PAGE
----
Poured concrete is the most common material used for outdoor spaces and offers the advantage of a durable surface with plenty of design options to match any landscape. Pavers are individual pieces that could have an interlocking or square-edged design and can be made of different materials such as pre-cast concrete, bricks, stone slabs, or cobbles. Pavers are used as an alternative to concrete in paving driveways, patios, walkways and other exterior areas.
Cost and Installation
The cost per square foot of concrete is lower than any type of pavers, making it a more affordable paving material. Concrete also offers savings on labor costs and time because its installation is reliably easier than installing pavers, which require tedious site preparation as the base must be packed very well so the pieces will not settle.
Without question, pavers look a lot better than a plain gray concrete paving. The colors and texture of pavers exhibit natural charm. The great thing is concrete is such a versatile material that many techniques can be done to it to completely transform its appearance. Being able to resemble real pavers is just one of the effects that can be achieved with concrete, without the price tag of pavers. Concrete can be stamped, stained, engraved, ranked, stencilled, and embedded with stones, to name a few possibilities.
Concrete slabs are practically maintenance-free, especially if they are sealed which makes the surface imperfect to all kinds of spills and stains. With pavers, the material itself is also low maintenance but the spaces between each piece piece often need regular care because weeds, grass and moss will grow in these joints. Aside from regularly removing weeds before they infest the area, the owner should also watch out for moving pavers and cracks on mortared pavers. Brick and concrete pavers are also susceptible to stains. The gravel or sand in between the joints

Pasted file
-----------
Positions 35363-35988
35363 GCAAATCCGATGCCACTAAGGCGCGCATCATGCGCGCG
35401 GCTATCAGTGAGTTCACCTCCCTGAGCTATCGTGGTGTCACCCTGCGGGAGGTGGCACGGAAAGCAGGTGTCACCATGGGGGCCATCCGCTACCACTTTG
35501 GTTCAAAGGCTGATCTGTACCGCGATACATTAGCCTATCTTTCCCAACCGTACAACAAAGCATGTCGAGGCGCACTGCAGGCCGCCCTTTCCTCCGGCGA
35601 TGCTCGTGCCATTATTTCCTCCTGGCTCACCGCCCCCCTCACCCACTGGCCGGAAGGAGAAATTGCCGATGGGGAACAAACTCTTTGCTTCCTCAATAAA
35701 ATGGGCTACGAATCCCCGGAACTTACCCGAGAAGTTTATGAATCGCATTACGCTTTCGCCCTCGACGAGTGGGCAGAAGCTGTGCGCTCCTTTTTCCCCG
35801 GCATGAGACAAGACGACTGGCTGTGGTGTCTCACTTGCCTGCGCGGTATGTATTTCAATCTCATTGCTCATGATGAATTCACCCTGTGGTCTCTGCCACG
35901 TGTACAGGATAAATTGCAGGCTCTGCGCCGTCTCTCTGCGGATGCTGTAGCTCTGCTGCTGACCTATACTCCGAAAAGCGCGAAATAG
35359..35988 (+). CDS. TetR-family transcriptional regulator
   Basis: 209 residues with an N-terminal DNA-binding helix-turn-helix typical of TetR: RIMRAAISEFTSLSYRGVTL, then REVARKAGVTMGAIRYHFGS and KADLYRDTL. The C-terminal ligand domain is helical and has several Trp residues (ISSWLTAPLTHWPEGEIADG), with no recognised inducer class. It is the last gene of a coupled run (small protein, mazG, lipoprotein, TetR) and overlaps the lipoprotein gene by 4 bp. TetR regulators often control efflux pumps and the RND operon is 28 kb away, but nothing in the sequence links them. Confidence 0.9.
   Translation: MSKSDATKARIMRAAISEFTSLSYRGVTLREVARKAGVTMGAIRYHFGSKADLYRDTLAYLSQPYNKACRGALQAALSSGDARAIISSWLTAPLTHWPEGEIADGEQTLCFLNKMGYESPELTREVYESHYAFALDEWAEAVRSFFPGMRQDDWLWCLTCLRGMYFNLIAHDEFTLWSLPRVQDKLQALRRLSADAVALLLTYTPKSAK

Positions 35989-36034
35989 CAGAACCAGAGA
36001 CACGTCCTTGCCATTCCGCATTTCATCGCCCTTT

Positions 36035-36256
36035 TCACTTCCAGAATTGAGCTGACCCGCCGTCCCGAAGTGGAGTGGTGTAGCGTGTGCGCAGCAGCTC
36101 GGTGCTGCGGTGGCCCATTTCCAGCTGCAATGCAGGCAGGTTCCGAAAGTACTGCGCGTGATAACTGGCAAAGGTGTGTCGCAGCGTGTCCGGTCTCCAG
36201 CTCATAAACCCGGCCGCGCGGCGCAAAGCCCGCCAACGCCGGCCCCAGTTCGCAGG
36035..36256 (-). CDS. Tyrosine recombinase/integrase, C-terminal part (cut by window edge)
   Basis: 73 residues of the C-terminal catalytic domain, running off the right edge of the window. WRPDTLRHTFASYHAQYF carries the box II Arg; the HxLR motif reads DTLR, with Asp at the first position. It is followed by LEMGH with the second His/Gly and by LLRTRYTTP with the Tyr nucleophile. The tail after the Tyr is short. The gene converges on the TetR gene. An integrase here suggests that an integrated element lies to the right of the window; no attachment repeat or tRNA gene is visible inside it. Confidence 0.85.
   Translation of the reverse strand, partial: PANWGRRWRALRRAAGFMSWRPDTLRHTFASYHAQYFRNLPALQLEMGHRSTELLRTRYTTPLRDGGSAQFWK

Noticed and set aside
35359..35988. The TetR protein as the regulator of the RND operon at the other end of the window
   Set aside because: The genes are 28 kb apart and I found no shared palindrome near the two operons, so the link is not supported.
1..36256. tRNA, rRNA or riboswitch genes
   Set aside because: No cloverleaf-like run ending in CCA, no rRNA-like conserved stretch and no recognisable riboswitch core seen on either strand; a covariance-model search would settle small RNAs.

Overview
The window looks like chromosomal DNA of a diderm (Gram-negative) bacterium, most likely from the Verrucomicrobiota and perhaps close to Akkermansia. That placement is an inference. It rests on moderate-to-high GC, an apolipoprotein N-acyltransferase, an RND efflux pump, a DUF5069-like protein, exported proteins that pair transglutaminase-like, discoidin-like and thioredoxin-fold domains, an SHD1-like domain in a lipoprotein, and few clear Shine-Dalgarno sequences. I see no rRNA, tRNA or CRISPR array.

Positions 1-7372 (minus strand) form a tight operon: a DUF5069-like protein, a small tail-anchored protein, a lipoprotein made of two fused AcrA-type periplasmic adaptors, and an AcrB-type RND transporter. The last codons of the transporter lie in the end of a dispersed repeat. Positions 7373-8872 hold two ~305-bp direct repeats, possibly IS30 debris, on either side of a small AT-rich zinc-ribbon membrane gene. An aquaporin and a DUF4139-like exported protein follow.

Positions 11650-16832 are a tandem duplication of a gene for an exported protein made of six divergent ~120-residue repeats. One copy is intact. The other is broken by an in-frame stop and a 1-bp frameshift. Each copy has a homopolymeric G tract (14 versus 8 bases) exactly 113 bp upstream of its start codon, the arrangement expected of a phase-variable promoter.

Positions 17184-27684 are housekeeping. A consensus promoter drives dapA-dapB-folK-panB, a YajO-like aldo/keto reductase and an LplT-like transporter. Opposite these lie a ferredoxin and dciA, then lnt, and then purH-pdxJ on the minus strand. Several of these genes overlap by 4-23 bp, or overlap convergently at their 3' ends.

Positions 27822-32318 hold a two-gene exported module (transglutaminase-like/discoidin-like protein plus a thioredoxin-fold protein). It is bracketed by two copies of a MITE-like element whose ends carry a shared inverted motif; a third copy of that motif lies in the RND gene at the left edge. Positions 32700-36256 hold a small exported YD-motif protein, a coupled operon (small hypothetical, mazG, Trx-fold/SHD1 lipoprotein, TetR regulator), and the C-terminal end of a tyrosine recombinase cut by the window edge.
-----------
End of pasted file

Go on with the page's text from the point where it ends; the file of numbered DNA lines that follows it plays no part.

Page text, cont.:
Concrete slabs are significantly more durable than pavers but ground movement greatly affects concrete, making it more prone to cracking if the soil underneath it becomes unstable despite its surface will still remain flat. Pavers, however, will not crack when the ground settles because the settling will affect individual units. However, they could become tripping hazards when some of the pavers shift up as a result of ground movement.
Repair and Replacement
This is where pavers have an advantage over concrete. Since pavers consist of separate units, if a couple of pavers get damaged, you just take out those pieces and replace them with new ones – easy and not expensive. It's the opposite with concrete if the slab sufferers sever damage and calls for replacement. The whole slab would have to be removed and a new concrete surface installed. Such a problem can be greatly avoided by hiring a professional concrete contractor to do your concrete work to ensure quality base prep and concrete installation. Also, do note that concrete replacement is always the last resort and is done only when the structure is no longer sound. Cosmetic problems on the concrete's surface can be repaired or the concrete resurfaced at reasonable cost.
Combining Pavers and Concrete
As you can see, concrete and pavers have their own advantages and disadvantages. If you're having a hard time deciding which to use, why not combine them? Concrete makes a great base for pavers. Laying pavers over concrete will eliminate problems with pavers moving out of place and creating uneven surfaces. Consult with a professional concrete contractor to explore this option.